BEGINNING OF THE END OF BRITISH RULE WITH JALLIANWALA BAGH MASSACRE, LEARN 10 THINGS
Today is the 100th anniversary of Jallianwala Bagh. The country is remembering martyrs on the 100th anniversary of Jallianwala Bagh. Thousands of people were killed in this massacre in Amritsar in 1919, but only 379 murders were reported in British government figures. Jalianwala Bagh massacre is the dark chapter of British India’s history. 99 years ago on April 13, 1919, British Officer General Dyer had indiscriminately fired gunshots on the unarmed crowd in Jallianwala Bagh, Amritsar. More than 1,000 people were killed in this massacre, while more than 1,500 were injured. On the day the cruel incident took place, that day was bayakhi. After the massacre, the end of British rule began. After this, the country got a revolutionary like Udham Singh and in the hearts of Bhagat Singh, there was a wave of patriotism among many youth.
- On April 13, 1919, a meeting was held to protest against the Act of the Rulelet at Jallianwala Bagh, located 1.5 km away from the Golden Temple of the famous Golden Temple of Amritsar.That day was also crumbling. In Jallianwala Bagh, there was also a fair on Baisakhi day for many years, where hundreds of people had reached that day to join.
- Then the then British Army General Reginald Dyer reached there with 90 soldiers. The soldiers surrounded the garden without warning, started firing on unarmed people. The people present there also tried to get out, but the path was very narrow, and Dyer’s army stood up to stop him.For this reason no one got out and Hindustani failed to save life.
- On the order of General Dyer, the British Army threw gunfire for almost 10 minutes. There were about 1,650 round firing in this incident. It is said that when the bullets ended with the soldiers, they stopped at the hands only.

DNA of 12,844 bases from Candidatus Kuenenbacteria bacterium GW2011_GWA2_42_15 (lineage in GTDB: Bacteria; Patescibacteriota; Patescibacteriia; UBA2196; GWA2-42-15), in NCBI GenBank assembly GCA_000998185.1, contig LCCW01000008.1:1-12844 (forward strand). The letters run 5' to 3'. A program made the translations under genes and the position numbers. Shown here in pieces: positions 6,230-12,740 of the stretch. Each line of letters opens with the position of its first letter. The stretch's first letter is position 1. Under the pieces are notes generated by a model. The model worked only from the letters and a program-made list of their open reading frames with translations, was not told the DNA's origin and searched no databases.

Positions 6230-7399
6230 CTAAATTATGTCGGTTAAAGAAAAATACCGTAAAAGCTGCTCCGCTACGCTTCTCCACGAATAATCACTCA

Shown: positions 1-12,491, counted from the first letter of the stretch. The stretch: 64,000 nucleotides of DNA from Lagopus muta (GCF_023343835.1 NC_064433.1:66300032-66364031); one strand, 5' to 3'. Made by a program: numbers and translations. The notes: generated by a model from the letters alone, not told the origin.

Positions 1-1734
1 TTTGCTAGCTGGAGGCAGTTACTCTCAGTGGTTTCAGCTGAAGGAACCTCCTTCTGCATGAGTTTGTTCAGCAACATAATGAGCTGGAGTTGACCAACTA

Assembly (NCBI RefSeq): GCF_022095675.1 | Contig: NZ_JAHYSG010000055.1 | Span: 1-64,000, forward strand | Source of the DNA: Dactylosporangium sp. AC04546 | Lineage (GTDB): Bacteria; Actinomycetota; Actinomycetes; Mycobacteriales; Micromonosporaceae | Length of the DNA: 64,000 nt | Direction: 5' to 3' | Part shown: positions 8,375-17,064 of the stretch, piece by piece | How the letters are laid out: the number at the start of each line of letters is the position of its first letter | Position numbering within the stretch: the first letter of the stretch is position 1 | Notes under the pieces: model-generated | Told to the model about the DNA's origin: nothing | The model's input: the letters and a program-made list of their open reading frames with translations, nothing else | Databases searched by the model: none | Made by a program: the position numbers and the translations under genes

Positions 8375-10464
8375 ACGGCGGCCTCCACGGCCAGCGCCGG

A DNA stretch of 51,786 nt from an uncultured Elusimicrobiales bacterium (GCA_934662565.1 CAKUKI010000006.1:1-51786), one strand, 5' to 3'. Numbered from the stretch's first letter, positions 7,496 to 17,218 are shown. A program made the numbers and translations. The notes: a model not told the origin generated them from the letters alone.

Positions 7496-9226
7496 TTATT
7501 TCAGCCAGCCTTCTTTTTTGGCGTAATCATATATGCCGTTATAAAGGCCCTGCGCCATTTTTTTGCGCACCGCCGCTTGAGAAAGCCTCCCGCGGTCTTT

- Many people jumped into the well built wells in the garden to save lives, which is now called ‘Shaheedi Kuan’. It is still present in the Jallianwala Bagh and reminds of the innocents who had become victims of bad mood of the British.
- According to the British government, about 379 people were killed and 1,200 people were injured in this firing, but according to the Indian National Congress, more than 1,000 people were martyred that day, out of which 120 were found in wells and 1,500 More people were injured
- General Dyer was a great supporter of the Rowlett Act, and he was not opposed to it. His intention was that after this massacre, the Indians would be scared, but in contrast to this, the whole country was stirred against the British government.
- The massacre was criticized all over the world. After all, under pressure, Secretary of State Edwin Montagu, for India, made Hunter Commission for its investigation in late 1919. After the commission’s report arrived, Dyer was demoted and made a colonel, and was sent back to the UK.
- House of Commons passed a condemnation motion against Dyer, but House of Lords praised the massacre and passed the commendation motion. Later, under pressure British prosecutor passed the condemnation motion. Dyer had to resign in 1920.
- Udham Singh went to London on March 13, 1940 to take revenge for the Jallianwala Bagh massacre There, he shot Dyer in Caxton Hall and shot him dead. Udham Singh was hanged on July 31, 1940. Udham Singh Nagar of Uttarakhand has been named after him.
- Jalianwala Bagh massacre impressed Bhagat Singh in the inner It is said that when Bhagat Singh got information of this massacre, he had reached Jallianwala Bagh a 19-kilometer walk from his school.